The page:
Double-black is no joke, but neither is killing most creatures for only 2 mana. I played this last time it was in Standard, and expect it to be a solid option if there are decks with the mana base to support it. The colorless theme makes things a little awkward, because some mono-black decks may not be equipped to run double-black spells, but something like Esper Dragons probably has the mana to accomodate this.
Kalitas, Traitor of Ghet
I was tempted to give this a 4.0, and don’t think it would be surprising if in a month Kalitas was all over the place. Legendary status was the biggest reason I didn’t, and the fear of Kalitas dying to a removal spell before going off. A 3/4 lifelink with a very powerful ability is definitely worth 4 mana, and I can’t imagine a creature deck beating this if it stays in play for any amount of time.
The combination of Kalitas + Murderous Cut gets you value even if Kalitas dies soon thereafter, and if you can play a sweeper in the same turn, things get nasty (though Flaying Tendrils isn’t the one you are looking for). The presence of Kalitas significantly weakens Rally the Ancestors, and how played this is will be a big factor in how good Rally is post-Oath.
As much as I bashed this card in Limited (I still think it’s not good outside of very aggressive decks, and have not decided how I feel about it even then), in Constructed you do have more control over what your deck looks like. If you can pressure your opponent’s life total, this could be very punishing indeed. Having this at the top of your curve could actually work, especially if you sideboard it in against a deck without creatures. Imagine casting this against Esper Dragons while they are at 12-or-so life.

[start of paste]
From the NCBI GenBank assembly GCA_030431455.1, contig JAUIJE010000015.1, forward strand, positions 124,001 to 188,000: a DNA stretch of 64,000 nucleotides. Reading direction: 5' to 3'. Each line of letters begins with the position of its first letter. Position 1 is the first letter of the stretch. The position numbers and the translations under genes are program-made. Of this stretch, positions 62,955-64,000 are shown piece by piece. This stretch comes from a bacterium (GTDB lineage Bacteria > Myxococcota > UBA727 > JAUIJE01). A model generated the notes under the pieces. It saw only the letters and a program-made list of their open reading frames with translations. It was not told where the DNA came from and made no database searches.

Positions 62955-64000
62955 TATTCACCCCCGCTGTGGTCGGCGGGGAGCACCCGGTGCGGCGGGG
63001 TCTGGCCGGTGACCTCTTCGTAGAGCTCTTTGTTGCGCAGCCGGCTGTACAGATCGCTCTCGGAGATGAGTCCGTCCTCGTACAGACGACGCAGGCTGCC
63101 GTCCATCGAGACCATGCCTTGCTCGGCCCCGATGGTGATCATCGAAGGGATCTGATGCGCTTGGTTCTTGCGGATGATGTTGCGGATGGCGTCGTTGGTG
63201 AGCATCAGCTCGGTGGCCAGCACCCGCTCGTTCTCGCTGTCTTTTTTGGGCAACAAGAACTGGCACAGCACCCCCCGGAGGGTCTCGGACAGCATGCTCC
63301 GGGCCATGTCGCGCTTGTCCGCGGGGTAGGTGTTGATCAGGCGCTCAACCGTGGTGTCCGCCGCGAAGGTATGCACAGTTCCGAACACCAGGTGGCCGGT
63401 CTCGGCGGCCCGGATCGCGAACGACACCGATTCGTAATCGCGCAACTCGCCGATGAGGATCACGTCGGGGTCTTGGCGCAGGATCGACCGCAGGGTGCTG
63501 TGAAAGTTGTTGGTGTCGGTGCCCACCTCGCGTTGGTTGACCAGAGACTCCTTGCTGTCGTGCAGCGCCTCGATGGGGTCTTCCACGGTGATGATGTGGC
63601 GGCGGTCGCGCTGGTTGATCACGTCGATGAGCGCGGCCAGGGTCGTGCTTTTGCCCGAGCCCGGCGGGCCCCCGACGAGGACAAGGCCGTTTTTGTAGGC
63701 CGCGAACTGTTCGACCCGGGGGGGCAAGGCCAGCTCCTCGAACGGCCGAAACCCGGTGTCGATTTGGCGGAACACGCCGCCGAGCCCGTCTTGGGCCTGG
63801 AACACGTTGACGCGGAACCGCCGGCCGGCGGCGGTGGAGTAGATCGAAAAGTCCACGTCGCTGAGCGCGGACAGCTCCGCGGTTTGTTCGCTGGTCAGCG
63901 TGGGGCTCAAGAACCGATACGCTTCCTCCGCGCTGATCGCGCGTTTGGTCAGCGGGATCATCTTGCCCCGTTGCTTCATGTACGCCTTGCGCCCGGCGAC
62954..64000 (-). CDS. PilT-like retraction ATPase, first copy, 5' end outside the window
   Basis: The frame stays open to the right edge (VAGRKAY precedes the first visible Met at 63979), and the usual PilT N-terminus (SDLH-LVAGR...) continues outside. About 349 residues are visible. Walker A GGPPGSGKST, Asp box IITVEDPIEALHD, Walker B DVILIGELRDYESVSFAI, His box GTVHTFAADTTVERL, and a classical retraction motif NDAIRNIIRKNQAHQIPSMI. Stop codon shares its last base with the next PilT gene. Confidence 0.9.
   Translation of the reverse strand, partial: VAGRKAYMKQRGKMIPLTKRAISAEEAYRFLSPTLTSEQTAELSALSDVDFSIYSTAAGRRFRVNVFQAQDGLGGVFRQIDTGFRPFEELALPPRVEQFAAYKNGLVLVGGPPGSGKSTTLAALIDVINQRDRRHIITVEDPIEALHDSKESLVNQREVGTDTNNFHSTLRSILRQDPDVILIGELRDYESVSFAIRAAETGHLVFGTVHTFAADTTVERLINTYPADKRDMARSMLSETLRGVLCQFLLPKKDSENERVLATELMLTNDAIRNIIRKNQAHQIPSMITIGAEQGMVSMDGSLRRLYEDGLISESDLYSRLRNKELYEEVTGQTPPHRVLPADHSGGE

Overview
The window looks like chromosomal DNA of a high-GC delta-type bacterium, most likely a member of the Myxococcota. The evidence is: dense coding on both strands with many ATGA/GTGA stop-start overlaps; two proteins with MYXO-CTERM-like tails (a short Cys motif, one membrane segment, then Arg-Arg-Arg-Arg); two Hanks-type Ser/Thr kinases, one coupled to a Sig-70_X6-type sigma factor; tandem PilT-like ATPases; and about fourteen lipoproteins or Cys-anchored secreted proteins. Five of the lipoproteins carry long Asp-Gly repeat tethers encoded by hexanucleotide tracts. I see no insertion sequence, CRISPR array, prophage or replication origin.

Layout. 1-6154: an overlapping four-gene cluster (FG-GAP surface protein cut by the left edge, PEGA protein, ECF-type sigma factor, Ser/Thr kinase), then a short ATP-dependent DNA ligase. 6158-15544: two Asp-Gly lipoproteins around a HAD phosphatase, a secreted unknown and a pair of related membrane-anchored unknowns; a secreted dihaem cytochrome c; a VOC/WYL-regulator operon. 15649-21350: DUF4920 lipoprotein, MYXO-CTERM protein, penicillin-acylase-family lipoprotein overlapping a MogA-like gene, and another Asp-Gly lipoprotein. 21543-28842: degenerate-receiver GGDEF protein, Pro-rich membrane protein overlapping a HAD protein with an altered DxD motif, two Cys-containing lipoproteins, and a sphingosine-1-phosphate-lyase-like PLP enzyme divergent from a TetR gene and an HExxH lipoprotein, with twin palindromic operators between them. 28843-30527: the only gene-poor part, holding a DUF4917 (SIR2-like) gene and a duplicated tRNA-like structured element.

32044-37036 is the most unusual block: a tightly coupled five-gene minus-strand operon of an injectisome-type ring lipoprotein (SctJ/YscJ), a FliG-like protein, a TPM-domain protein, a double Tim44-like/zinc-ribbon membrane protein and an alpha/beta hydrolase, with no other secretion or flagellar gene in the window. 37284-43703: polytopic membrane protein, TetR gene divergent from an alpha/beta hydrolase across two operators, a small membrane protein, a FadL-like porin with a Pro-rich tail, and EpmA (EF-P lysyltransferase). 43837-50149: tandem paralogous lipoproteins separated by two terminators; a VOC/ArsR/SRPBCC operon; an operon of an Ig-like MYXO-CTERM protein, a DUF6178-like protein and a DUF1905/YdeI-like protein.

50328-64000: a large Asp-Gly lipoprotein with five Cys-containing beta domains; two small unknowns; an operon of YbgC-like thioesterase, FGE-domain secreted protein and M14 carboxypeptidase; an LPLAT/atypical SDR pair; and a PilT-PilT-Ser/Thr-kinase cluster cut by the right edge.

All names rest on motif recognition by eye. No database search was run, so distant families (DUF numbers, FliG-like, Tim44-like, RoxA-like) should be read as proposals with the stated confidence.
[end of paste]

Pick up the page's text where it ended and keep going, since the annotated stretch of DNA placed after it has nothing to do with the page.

The downside is real: this cares about four metrics (yes, planeswalkers count in Constructed), and if your opponent doesn’t care about some of those metrics, you spent 5 mana for minimal impact. That’s not acceptable in Constructed or Limited, and that’s my fear with the card. I’m giving this a solid rating because black aggro might be a thing, and this could be how they look to close out games, particularly post-board.
Top 3 Black Cards
Black made out very well in OGW. It got an efficient removal spell, a very effective sideboard card, and one of the most powerful cards in the set. Kalitas looks like quite the beater, and punishes creature decks effectively. I also like Inverter of Truth and Remorseless Punishment as build-arounds, as both reward you for solving the puzzles they present. This feels like a good mix of unconditional power and interesting, off-beat cards, and black mages the world over should be happy with it.
I’ll return with red, which got one of the most impactful cards for Modern.